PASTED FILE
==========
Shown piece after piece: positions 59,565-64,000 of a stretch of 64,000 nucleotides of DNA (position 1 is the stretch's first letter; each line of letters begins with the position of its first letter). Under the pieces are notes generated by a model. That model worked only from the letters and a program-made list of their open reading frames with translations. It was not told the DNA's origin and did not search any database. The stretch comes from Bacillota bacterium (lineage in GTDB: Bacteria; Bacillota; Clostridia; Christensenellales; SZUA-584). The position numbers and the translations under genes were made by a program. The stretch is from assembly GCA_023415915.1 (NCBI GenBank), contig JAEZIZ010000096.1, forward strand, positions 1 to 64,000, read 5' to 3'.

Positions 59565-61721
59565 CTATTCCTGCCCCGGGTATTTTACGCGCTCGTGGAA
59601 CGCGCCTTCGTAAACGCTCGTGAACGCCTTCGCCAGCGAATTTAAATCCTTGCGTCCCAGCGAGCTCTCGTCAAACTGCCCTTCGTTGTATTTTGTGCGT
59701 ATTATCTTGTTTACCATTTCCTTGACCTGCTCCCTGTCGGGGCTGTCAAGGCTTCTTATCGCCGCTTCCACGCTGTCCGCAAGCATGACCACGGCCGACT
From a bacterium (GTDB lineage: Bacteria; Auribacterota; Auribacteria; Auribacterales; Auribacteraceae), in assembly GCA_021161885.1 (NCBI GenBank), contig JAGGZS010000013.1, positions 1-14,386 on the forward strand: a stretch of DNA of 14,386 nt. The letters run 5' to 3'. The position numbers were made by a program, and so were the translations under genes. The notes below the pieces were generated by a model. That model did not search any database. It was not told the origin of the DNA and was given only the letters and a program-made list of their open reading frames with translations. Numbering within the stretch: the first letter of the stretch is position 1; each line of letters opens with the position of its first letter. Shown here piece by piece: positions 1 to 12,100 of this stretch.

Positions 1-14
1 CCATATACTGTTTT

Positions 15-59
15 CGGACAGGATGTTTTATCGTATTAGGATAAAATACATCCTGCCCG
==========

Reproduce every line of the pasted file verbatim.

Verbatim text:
Shown piece after piece: positions 59,565-64,000 of a stretch of 64,000 nucleotides of DNA (position 1 is the stretch's first letter; each line of letters begins with the position of its first letter). Under the pieces are notes generated by a model. That model worked only from the letters and a program-made list of their open reading frames with translations. It was not told the DNA's origin and did not search any database. The stretch comes from Bacillota bacterium (lineage in GTDB: Bacteria; Bacillota; Clostridia; Christensenellales; SZUA-584). The position numbers and the translations under genes were made by a program. The stretch is from assembly GCA_023415915.1 (NCBI GenBank), contig JAEZIZ010000096.1, forward strand, positions 1 to 64,000, read 5' to 3'.

Positions 59565-61721
59565 CTATTCCTGCCCCGGGTATTTTACGCGCTCGTGGAA
59601 CGCGCCTTCGTAAACGCTCGTGAACGCCTTCGCCAGCGAATTTAAATCCTTGCGTCCCAGCGAGCTCTCGTCAAACTGCCCTTCGTTGTATTTTGTGCGT
59701 ATTATCTTGTTTACCATTTCCTTGACCTGCTCCCTGTCGGGGCTGTCAAGGCTTCTTATCGCCGCTTCCACGCTGTCCGCAAGCATGACCACGGCCGACT
From a bacterium (GTDB lineage: Bacteria; Auribacterota; Auribacteria; Auribacterales; Auribacteraceae), in assembly GCA_021161885.1 (NCBI GenBank), contig JAGGZS010000013.1, positions 1-14,386 on the forward strand: a stretch of DNA of 14,386 nt. The letters run 5' to 3'. The position numbers were made by a program, and so were the translations under genes. The notes below the pieces were generated by a model. That model did not search any database. It was not told the origin of the DNA and was given only the letters and a program-made list of their open reading frames with translations. Numbering within the stretch: the first letter of the stretch is position 1; each line of letters opens with the position of its first letter. Shown here piece by piece: positions 1 to 12,100 of this stretch.

Positions 1-14
1 CCATATACTGTTTT

Positions 15-59
15 CGGACAGGATGTTTTATCGTATTAGGATAAAATACATCCTGCCCG